Every daily fantasy football player dreams of cashing in a large field GPP (guaranteed prize pool) tournament. That’s understandable given how much prize money is at stake. If you manage to land in the top 10, you can expect to receive a payout worth thousands of dollars.
But football GPPs are a tough nut to crack. It’s hard enough to finish in the top 20%, much less the top 10. Spend too much time competing in big tournaments and you’re likely to go broke. This is the main reason I recommend focusing the majority of your time on cash games (50/50’s, double-ups, etc.). They’re easier to win. In fact, a smart approach is to use the winnings from your cash game to fund your GPP endeavors.
It’s important to know what you’re getting into when you enter a large-field NFL tournament. You’ll be facing a lot of very experienced team owners, some of whom will enter dozens of lineups. If you wade into these shark-infested waters unprepared, you’ll be almost guaranteed to lose.
With that in mind, following are the 10 commandments of playing (and winning!) GPP football tournaments. Ignore them at your own peril.
Thou Shalt Draft A “Boom-Or-Bust” Quarterback
Thou Shalt Create A Solid QB/WR Stack
Thou Shalt Focus On Upside
Thou Shalt Welcome Volatility
Thou Shalt Create Multiple Lineups
Thou Shalt Slot A High-Volume Receiver In The Flex
Thou Shalt Draft Players With Low Percentage Ownership
Thou Shalt Check Vegas Odds For High Over-Unders
Thou Shalt Draft A High-Turnover Defense
Thou Shalt Closely Manage Thy Bankroll
This isn’t the time to draft a pass thrower based on his week-to-week consistency. You need someone who’s going to shoot out the lights. You want a QB who doesn’t just produce a respectable number of points, but has the game of his life.
Your quarterback is going to turn in the highest production of anyone in your lineup. Leverage the position. Roll the dice and slot someone who has the potential to outshine everyone else scheduled to play that day.
Fair warning: a QB with boom potential also comes with bust potential. Be aware that your man might have a terrible night. If he does, you’ll have zero chance of landing in the top 10.
If your quarterback is a high-volume passer, his receivers are going to see a lot of action. Pick his favorite pass catcher and you’ll grab more points for each successful play.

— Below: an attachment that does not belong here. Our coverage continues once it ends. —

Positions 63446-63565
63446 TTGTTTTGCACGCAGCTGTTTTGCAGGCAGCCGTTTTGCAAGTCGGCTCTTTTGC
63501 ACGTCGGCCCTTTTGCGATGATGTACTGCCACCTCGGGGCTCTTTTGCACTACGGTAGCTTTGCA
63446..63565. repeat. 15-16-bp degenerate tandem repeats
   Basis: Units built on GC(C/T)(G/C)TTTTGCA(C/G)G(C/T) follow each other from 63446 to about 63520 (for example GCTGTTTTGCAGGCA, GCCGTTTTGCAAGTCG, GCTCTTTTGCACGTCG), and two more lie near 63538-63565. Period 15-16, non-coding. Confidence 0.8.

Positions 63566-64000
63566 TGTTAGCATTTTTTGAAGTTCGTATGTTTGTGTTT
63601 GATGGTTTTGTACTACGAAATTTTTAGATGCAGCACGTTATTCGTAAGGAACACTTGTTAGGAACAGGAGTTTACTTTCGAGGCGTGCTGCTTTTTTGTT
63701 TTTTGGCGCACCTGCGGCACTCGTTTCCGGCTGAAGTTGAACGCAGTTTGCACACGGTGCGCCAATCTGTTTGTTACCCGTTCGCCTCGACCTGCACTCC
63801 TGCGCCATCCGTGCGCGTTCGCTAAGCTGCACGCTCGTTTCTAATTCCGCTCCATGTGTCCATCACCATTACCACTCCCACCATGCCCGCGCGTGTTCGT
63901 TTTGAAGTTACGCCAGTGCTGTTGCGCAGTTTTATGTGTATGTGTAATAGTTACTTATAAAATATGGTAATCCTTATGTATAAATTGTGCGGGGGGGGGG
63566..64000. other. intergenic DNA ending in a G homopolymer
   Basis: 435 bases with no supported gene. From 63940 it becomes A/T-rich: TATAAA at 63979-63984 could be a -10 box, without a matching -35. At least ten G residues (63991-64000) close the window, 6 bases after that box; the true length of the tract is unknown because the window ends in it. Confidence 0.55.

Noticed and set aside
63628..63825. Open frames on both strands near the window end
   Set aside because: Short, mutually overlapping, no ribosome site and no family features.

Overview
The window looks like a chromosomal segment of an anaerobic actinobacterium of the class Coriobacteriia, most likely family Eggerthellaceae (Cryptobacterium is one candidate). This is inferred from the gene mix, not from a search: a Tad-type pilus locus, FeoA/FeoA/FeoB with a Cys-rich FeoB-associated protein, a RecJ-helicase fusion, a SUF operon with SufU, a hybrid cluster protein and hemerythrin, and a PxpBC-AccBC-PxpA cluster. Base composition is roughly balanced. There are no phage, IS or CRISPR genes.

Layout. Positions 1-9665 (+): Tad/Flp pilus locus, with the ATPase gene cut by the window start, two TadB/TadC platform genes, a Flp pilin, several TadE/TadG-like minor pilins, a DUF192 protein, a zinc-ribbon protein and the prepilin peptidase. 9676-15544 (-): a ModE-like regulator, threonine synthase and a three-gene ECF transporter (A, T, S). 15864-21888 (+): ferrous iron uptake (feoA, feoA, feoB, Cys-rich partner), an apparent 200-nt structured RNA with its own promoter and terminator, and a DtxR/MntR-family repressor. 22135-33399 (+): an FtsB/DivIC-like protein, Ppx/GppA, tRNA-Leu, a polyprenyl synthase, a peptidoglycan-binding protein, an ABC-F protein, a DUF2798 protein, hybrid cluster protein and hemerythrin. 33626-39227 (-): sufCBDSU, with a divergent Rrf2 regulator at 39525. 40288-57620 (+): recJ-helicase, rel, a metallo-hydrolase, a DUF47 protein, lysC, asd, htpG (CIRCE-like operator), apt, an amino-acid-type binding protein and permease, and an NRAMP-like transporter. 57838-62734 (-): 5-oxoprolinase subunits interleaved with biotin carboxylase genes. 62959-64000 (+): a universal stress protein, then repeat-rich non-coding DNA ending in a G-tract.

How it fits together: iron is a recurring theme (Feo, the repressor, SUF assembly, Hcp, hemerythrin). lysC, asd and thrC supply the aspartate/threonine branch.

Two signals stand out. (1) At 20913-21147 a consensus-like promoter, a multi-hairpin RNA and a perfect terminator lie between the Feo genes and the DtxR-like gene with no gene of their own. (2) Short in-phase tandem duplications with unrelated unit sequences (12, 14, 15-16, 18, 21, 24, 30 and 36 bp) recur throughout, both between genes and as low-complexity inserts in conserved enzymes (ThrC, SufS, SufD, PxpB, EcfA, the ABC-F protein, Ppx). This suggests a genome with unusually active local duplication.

For example, suppose your QB throws to his favorite receiver, who manages to run the rock for a touchdown. You’ll not only get points for the TD and passing yards, but you’ll also get points for the reception and receiving yards.
Putting together a quarterback/receiver stack is a great way to earn “piggyback” points. These points can make the difference between winning and losing in a GPP.
Each man in your squad (not just your QB) should have a high ceiling. He should come with a lot of boom potential.
Upside is critical in large-field tournaments. It’s an asset. The only way to distinguish yourself from other team owners is for each of your players to have a fantastic day on the field. You need guys who are going to get a lot of touches. Each touch is a scoring opportunity.
The challenge is that players with huge upside come with huge price tags. They’re usually studs. So be prepared to spend some cash. Also, look for underdogs with upside potential who are being ignored by the majority of the field. You may be able to pick them up at a discount.
Volatility and upside go hand in hand. It’s difficult to have one without the other in a GPP. Again, you need players who offer high production potential to have any chance of cashing. The problem is, that potential comes with considerable risk (boom vs. bust).
Don’t be afraid of volatility in large-field fantasy football tournaments. Welcome it. Embrace it. Volatility is what gives you the opportunity to compete successfully against experienced team owners who enter the contests with dozens of carefully-crafted lineups.
Volatility gives you hope. Players with a larger standard of deviation in their fantasy production hold greater potential of having a breakout night.
If competing in a GPP is tough, doing so with a single lineup is doubly so. You’ll be facing team owners who’ve entered 5, 10, and sometimes over 100 lineups. What are the chances your single squad is going to beat all of them?
Entering multiple lineups in a GPP gives you more chances to cash. It’s like having several lottery tickets instead of just one. Each ticket has the potential to carry the winning numbers. Having one hundred tickets increases your odds over having a single ticket.
The same is true for large-field fantasy football tournaments. The difference is that you have an opportunity to try different player combinations in the hopes that one or more will break out. You can try different QB/WR stacks. You can also slot different tight ends who offer varying levels of upside.